By the way, I heard that your hobbies are fishing and boxing. There is a popular belief that fishing is something really tough.

I do boat fishing, and the boatman usually leads us to the spot where fishes are. So, you can catch some if you do it properly. But, actually you can’t see any fish. I try to be ingenious, and look for the perfect spot to catch the fish and think of the best way to do it. If I do find one, it’s a pleasure to be rewarded for the effort.

In boxing, I don’t worry how may calories I consume. Instead, I find a pleasure when I try various ways of punching so as to approach the correct style. I get fully tired through the trial and error, which makes me satisfied.

In his free time, Mr. Hirano does his best in fishing and in boxing.

You seem to like the “trial and error” method of solving problems by repeating various attempts until success. Can you use it at work, too?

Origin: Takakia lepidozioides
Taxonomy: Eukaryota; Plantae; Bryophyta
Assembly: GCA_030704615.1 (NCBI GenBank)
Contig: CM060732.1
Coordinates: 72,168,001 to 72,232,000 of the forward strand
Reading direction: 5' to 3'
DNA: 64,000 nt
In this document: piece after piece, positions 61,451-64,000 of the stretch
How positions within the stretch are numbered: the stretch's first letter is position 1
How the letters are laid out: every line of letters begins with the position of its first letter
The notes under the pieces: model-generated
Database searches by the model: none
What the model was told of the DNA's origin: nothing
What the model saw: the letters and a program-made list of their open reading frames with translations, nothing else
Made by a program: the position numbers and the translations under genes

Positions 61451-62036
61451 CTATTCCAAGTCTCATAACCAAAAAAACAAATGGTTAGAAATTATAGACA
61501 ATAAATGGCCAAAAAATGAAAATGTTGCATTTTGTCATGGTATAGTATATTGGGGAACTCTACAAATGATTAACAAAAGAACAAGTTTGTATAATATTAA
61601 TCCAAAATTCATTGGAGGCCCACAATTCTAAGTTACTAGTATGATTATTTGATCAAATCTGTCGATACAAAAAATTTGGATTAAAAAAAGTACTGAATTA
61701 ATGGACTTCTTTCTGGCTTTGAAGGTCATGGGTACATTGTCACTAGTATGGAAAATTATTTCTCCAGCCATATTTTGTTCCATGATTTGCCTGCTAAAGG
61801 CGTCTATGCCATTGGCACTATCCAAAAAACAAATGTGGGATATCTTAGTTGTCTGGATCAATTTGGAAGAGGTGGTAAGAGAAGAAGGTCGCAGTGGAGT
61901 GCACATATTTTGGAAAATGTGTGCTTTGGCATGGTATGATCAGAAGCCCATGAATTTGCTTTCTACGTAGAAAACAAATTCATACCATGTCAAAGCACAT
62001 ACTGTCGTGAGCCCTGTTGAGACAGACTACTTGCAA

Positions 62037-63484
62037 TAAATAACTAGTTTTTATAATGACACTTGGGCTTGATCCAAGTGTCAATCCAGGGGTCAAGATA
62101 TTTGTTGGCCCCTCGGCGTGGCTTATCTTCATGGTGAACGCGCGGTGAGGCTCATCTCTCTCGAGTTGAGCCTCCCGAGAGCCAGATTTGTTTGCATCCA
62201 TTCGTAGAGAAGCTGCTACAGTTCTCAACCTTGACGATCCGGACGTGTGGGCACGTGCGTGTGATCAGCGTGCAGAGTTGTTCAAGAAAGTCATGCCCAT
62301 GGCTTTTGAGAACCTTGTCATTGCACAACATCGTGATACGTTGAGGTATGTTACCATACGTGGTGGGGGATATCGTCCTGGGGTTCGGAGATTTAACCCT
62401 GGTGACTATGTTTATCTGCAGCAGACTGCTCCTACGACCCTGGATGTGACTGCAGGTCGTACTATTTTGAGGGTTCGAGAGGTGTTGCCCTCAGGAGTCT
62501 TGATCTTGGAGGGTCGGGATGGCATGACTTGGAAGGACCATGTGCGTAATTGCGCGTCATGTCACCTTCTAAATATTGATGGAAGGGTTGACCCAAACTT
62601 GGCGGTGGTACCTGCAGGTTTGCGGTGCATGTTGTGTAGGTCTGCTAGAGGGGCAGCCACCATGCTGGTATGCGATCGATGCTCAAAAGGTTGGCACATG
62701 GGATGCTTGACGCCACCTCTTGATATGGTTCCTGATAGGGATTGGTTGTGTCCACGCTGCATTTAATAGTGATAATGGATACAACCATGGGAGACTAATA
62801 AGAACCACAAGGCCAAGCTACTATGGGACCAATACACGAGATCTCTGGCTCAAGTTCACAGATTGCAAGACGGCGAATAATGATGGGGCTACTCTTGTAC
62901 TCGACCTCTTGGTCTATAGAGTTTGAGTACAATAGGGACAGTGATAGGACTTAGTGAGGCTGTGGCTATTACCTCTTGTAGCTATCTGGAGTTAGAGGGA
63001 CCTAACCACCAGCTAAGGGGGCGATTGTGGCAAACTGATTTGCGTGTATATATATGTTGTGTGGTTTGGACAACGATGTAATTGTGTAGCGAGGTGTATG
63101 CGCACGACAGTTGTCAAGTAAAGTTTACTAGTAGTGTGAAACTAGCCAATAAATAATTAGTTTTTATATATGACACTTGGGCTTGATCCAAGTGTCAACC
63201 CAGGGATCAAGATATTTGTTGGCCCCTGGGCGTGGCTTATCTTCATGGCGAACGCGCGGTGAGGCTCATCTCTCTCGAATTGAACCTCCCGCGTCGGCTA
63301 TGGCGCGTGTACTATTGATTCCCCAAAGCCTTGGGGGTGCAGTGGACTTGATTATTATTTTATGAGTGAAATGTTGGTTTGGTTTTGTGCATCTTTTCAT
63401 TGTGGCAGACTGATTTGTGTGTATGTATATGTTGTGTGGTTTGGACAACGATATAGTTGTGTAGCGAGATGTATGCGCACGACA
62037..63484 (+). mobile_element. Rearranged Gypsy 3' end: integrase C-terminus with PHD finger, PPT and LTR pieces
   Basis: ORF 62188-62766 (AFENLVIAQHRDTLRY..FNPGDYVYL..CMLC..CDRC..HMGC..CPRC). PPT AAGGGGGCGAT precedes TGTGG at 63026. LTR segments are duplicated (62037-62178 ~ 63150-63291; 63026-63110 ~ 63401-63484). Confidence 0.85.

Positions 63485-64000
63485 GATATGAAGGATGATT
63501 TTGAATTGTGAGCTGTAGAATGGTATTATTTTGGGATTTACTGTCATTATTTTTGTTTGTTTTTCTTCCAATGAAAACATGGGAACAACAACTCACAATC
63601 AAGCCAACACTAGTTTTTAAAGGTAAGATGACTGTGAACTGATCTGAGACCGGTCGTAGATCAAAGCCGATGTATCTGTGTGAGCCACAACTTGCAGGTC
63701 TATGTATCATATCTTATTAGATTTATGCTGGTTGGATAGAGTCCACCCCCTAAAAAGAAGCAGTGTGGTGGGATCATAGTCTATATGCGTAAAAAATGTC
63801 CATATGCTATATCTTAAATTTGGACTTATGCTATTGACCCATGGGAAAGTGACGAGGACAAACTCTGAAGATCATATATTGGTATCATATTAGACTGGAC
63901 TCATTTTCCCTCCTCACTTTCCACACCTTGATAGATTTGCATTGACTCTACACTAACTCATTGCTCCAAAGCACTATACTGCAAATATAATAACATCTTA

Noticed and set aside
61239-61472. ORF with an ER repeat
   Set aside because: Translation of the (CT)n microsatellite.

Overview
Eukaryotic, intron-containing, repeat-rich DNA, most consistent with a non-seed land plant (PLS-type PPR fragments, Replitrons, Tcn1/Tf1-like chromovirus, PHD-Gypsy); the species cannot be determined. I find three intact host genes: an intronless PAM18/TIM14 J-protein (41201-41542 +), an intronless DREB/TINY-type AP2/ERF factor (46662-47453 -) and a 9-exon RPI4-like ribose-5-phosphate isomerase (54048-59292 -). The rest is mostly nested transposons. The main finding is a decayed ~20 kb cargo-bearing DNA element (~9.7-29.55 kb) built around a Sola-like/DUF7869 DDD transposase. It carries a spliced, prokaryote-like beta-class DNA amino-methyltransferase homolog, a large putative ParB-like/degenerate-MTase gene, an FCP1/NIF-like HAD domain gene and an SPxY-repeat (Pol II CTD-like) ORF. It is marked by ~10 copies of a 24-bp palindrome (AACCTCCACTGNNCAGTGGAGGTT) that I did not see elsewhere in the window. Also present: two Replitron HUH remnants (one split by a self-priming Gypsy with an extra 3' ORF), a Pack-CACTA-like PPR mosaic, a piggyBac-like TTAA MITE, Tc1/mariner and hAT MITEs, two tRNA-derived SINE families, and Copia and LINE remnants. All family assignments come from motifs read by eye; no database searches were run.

What can I say, for example, if I compare myself to a professional fisherman, I’m not as meticulous. But, I like to give it a try and then see the result. For example, in order to support the Laos project, we are collecting postcards with writing mistakes on them. The amount of postcards we collected has considerably increased in the past few years. It is interesting to think about ways to increase the number of collected postcards. Every time I assume a model and verify it.

You seem to enjoy everything without being discouraged and perturbed.

No, I am only doing things that I could manage by chance. I have to admit that when I was about your age, most of the time I was perturbed. Even now, there are so many cases when I find myself in trouble. But the difference is that, now, I can make choices based on my experiences. Boxing, for example, is not a fight against a physical opponent. I am fighting against myself of last week and I am becoming a stronger version. It took me time to figure out what I was capable of doing. There were also many disappointments. Still, I think that it is good to try various things while being young in order to gain experience. Honestly, I’m personally surprised by these amazing things I’m saying right now…